Can I revert changes made in old commit?

Hello!

Imagine I do a little commit "B" few days ago. In that commit was file "labels.cfg".
There was many other commits since commit "B". e.g now I am at commit "F".
I want revert changes I made in "labels.cfg" in commit "B". I have another changes beetwen "B" and "F" commits in "labels.cfg" and I want to save them.

How can I do it?

1 answer

1 accepted

Accepted Answer
1 vote

Hi Anton,

You can! The command you want is git revert. If the commit id for commit "B" is abad1, you can simply run:

git revert abad1

To create a new commit that reverts the changes introduced to label.cfg in abad1

Edit:

If you don't want to commit the revert straight away you can pass the -n flag to apply the reverse patch to your working copy:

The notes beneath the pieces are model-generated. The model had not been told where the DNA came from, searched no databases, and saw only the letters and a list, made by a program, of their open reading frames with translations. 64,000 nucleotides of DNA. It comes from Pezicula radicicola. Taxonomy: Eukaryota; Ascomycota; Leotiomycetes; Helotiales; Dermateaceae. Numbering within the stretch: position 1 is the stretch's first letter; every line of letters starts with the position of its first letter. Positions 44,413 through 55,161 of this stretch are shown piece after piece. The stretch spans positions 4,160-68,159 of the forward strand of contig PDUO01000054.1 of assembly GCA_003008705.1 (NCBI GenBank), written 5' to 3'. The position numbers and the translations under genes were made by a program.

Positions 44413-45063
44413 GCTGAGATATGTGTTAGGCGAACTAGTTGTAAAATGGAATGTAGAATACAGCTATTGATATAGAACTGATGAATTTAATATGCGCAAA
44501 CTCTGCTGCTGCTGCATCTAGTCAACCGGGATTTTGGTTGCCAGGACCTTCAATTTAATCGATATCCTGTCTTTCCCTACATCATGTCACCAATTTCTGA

git revert -n abad1

cheers,

Tim

Thank you Tim! You advice helped me. But can git revert exact file/files and do it without "right away" commit? I heard git always work with full commit, so it's ideology is many small commits. Right?)

I'm not sure of an easy way to back out changes for just a single file - but you can prevent the commit from being created immediately by passing git revert the -n flag. I've updated my answer above.

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